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Aaron Miller

If you’re considering opening a brokerage, the issue of regulation is of utmost importance, and one which you must take into account as part of your business plan, marketing efforts and daily operation. It is an integral element of the finance world which makes a difference, and industry statistics have proven that regulated brokerages enjoy increased longevity, trader loyalty, and are thus more profitable over time.

Up until recently, the Forex industry was a loosely regulated domain within the financial world. While international treaties and local laws have long governed and regulated public institutions such as stock exchanges, large banks, and brokers that wanted to work with these institutions, an extremely rapid technological development that resulted in the internet as we know it today opened the door for a new niche that allowed anyone with a vision to open and operate a brokerage.

While this development opened the door for honest businessmen with a positive vision and goal to succeed in a market that was no longer a closed and exclusive member’s club, it also left a broad gap that could also be used by less forthcoming entrepreneurs with a less positive vision. The latter’s misconduct resulted in the besmirching of this entire financial industry and prompted a decision to find a solution that will restore public trust in the organizations and companies responsible for driving the global economy in a forward direction.

As a result, several international bodies have been established in the last decade as reliable and honest industry regulators, and their stamp of approval has not only been proved to be a reliable indicator of a brokerage’s good and honest conduct, but have also been added as a legal requirement for operating brokerages in most countries.

The inclusion of regulation into the legal requirements for operating a brokerage in most countries has created a situation in which brokers that do not comply with regulation requirements expose themselves not only to losing clients, especially since virtually all traders today know about regulation and how it protects them, but also to legal action and extreme financial losses. Here are a few examples:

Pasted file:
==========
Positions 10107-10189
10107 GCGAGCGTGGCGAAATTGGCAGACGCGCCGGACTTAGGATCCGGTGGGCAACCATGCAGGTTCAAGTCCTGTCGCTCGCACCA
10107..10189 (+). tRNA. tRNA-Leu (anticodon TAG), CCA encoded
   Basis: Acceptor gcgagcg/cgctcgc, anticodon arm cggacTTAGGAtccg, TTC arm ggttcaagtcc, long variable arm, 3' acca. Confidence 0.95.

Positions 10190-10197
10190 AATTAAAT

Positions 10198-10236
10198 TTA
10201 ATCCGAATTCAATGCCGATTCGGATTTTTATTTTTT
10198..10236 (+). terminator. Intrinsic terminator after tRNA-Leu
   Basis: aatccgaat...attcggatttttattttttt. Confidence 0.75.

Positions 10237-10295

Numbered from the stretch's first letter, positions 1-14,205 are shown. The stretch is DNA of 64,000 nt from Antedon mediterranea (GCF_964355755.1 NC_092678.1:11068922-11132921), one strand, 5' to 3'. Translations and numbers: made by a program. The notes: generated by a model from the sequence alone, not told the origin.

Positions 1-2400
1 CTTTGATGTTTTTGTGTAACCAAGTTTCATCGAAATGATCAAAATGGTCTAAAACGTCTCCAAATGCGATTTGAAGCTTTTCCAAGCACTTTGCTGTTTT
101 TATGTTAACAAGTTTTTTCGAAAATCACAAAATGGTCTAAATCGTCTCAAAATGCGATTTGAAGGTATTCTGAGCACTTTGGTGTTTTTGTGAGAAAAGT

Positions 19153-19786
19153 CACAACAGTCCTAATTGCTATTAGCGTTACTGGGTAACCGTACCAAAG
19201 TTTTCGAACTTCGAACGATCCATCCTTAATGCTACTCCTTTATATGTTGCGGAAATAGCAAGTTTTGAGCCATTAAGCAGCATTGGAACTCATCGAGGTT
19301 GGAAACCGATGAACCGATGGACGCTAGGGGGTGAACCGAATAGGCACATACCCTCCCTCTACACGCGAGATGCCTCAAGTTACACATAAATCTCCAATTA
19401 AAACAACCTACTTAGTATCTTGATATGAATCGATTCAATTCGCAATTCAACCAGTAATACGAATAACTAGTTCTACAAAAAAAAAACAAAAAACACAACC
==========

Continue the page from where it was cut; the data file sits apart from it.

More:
1. Payment providers in regulated countries can deny services to brokerages that operate without regulation. Even if you are an unregulated broker that somehow managed to obtain their services, they still retain the right to unilaterally stop providing service – resulting in an instantaneous halt in transactions. With overhead expenses still accumulating until the problem is solved, the financial loss can amount to an enormous sum.
  2. Banks are essential for any broker. In a digital world where walking into a bank or brokerage with a suitcase full of money no longer happens, a legitimate bank account is needed in order to store the money you made. With local laws in most countries favoring regulation, most of the world’s respectable and reliable banks can, and often do, refuse to open accounts for brokers who do not have proof of compliance. No account means no deposit and no income.
  3. Another problem that arises from lack of regulation is that your brokerage will be banned in many parts of the western world. For instance: you will not be able to market to the United States, EU member states, Japan and other major countries. Furthermore, operating without regulation in countries where it is required by law is a prosecutable offense, one which can easily be avoided by becoming regulated.

Naturally, regulation imposes restrictions that may seem hindering in the short term, such as the prohibition of describing online trading as a guaranteed investment, promising profits to potential traders, giving bonuses to salespeople according to number of deposits, etc. Regulation also requires you to file scheduled reports about the actions and the volume of deposits in your trading platform. But the benefits far outweigh the cost for brokers that comply.

In our opinion, the question of whether to become regulated or not is not a dilemma. Operating unregulated leaves you with dubious target markets that do not make large deposits, if their credit cards even go through, turning your brokerage to a mediocre business, going after the lowest hanging fruit.

Instead get regulated, comply with the required bureaucracies, and make sure that your brokerage can, and does, target markets with as much potential as possible. Remember that in this industry, it is better to catch one big fish in good water than 20 small fish in a swamp.

Aaron Miller